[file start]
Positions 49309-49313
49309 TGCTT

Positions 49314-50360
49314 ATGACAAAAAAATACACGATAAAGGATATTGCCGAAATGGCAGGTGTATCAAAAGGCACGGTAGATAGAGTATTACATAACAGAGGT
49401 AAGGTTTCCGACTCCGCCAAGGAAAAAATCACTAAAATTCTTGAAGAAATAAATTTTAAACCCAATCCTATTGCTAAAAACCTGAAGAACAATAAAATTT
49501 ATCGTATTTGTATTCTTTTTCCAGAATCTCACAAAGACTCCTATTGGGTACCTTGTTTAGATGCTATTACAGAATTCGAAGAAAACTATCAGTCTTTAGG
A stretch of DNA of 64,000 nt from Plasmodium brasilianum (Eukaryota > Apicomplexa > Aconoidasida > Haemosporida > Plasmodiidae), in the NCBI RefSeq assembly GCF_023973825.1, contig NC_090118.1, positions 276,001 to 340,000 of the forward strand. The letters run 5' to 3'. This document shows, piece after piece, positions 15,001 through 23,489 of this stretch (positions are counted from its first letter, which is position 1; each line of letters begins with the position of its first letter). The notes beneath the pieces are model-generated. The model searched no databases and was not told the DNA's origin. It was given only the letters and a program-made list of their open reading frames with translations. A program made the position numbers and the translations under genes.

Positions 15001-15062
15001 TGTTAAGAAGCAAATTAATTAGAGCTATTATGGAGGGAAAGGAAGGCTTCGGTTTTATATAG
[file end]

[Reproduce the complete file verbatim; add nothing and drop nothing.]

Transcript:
Positions 49309-49313
49309 TGCTT

Positions 49314-50360
49314 ATGACAAAAAAATACACGATAAAGGATATTGCCGAAATGGCAGGTGTATCAAAAGGCACGGTAGATAGAGTATTACATAACAGAGGT
49401 AAGGTTTCCGACTCCGCCAAGGAAAAAATCACTAAAATTCTTGAAGAAATAAATTTTAAACCCAATCCTATTGCTAAAAACCTGAAGAACAATAAAATTT
49501 ATCGTATTTGTATTCTTTTTCCAGAATCTCACAAAGACTCCTATTGGGTACCTTGTTTAGATGCTATTACAGAATTCGAAGAAAACTATCAGTCTTTAGG
A stretch of DNA of 64,000 nt from Plasmodium brasilianum (Eukaryota > Apicomplexa > Aconoidasida > Haemosporida > Plasmodiidae), in the NCBI RefSeq assembly GCF_023973825.1, contig NC_090118.1, positions 276,001 to 340,000 of the forward strand. The letters run 5' to 3'. This document shows, piece after piece, positions 15,001 through 23,489 of this stretch (positions are counted from its first letter, which is position 1; each line of letters begins with the position of its first letter). The notes beneath the pieces are model-generated. The model searched no databases and was not told the DNA's origin. It was given only the letters and a program-made list of their open reading frames with translations. A program made the position numbers and the translations under genes.

Positions 15001-15062
15001 TGTTAAGAAGCAAATTAATTAGAGCTATTATGGAGGGAAAGGAAGGCTTCGGTTTTATATAG